The US Department of Energy (DOE) recently announced it would provide $3.9 million in funding to 13 projects through its High Performance Computing for Energy Innovation (HPC4EI) program to advance performance, efficiency, and vitality of the US manufacturing sector and drive economy-wide decarbonization.
These short-term, collaborative projects between industry members and DOE’s National Energy Labs will apply advanced modeling, simulation, and data analysis to projects that improve manufacturing efficiency and explore new materials for clean energy applications.
This round of selections focuses on topic areas associated with HPC4EI’s HPC4Manufacturing (HPC4Mfg) and HPC4Materials (HPC4Mtls) programs, which are supported by DOE’s Advanced Materials and Manufacturing Technologies Office (AMMTO), the Industrial Efficiency and Decarbonization Office (IEDO), and the Office of Fossil Energy and Carbon Management (FECM).
Among the projects selected were one by Ford and one by GM, both on aspects of batteriess.
Ford Motor Company will utilize Argonne National Laboratory's HPC capabilities to develop a model of solid electrolyte interphase (SEI) formation in Li-ion batteries that could be used to accelerate battery manufacturing, thereby saving energy and reducing CO2 emissions by promoting battery electric vehicles (BEVs).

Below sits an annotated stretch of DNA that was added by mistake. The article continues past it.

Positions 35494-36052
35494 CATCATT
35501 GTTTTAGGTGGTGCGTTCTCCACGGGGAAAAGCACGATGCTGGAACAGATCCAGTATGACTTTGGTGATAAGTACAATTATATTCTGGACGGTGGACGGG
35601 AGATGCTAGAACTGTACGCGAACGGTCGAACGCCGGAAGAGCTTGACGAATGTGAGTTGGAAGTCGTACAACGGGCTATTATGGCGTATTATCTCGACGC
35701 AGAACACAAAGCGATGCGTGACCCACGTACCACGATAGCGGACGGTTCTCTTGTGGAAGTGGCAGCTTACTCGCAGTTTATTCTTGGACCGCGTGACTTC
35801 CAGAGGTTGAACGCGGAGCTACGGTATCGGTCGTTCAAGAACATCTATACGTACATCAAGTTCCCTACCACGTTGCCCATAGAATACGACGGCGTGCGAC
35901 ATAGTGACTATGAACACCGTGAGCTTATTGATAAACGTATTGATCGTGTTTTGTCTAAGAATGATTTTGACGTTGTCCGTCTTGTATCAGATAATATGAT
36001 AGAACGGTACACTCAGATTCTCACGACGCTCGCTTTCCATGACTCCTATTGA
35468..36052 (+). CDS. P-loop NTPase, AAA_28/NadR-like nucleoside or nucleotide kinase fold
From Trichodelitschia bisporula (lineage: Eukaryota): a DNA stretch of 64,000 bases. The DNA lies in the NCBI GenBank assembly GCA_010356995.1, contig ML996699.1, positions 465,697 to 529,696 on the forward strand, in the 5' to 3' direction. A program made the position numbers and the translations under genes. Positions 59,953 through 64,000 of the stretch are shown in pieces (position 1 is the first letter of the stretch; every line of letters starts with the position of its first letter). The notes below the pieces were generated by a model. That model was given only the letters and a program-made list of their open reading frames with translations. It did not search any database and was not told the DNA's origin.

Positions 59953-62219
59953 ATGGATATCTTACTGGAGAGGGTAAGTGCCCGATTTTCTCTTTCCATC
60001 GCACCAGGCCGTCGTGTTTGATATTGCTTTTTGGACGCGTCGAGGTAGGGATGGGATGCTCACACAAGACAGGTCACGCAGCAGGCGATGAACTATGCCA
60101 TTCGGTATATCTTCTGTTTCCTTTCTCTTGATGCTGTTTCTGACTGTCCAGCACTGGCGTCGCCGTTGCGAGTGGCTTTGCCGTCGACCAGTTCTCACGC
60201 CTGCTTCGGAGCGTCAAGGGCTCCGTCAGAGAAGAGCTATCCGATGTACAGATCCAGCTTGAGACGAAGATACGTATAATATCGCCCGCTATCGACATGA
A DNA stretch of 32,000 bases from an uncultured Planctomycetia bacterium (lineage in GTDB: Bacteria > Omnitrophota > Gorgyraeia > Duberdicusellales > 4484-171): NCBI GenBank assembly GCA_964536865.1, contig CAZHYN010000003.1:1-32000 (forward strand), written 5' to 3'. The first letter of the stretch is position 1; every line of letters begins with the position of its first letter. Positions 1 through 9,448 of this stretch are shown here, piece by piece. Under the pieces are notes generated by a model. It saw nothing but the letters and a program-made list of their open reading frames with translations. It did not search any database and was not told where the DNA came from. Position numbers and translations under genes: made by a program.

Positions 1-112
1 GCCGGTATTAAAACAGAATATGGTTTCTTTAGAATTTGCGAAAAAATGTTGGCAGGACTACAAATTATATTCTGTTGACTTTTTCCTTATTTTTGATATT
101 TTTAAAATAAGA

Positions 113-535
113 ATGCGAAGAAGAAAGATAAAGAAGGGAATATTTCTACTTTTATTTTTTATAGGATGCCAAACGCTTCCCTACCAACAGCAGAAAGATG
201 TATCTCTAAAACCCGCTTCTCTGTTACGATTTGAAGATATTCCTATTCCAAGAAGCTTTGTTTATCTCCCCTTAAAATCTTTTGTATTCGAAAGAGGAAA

General Motors will collaborate with and leverage computing expertise at Pacific Northwest National Laboratory to integrate phase field and coarse-grained MD (molecular dynamics) models to predict the heterogeneous microstructure evolution and debonding during electrode drying processes.
Other selected projects include:
Capstone Green Energy will leverage the expertise and HPC capabilities at Argonne National Laboratory to optimize injector design and operation to decarbonize a microturbine firing 100% hydrogen, potentially resulting in CO2 reduction of 3.5M tons a year.
In partnership with Oak Ridge National Laboratory, Boeing with utilize the HPC expertise and ORNL’s Summit to simulate impact-resistant composite fuselages for open rotor engines. The project will potentially result in a savings of 200M gallons per year and CO2 reduction of 1.9M tons per year.
Power Systems Mfg., LLC will utilize the HPC capabilities at Argonne National Laboratory to develop an innovative flashback predicting computational approach by integrating AI, Large-Eddy-Simulations, and real experimental data, to develop highly reliable H2-capable combustion systems.
Baker Hughes will de-risk the potential corrosion and embrittlement challenges associated with hydrogen transportation and its blending with natural gas, through down selection of a novel metal-organic framework-based hydrogen sensor using HPC.
Each selected project will receive $300,000 in funding. HPC4EI is managed by Lawrence Livermore National Laboratory.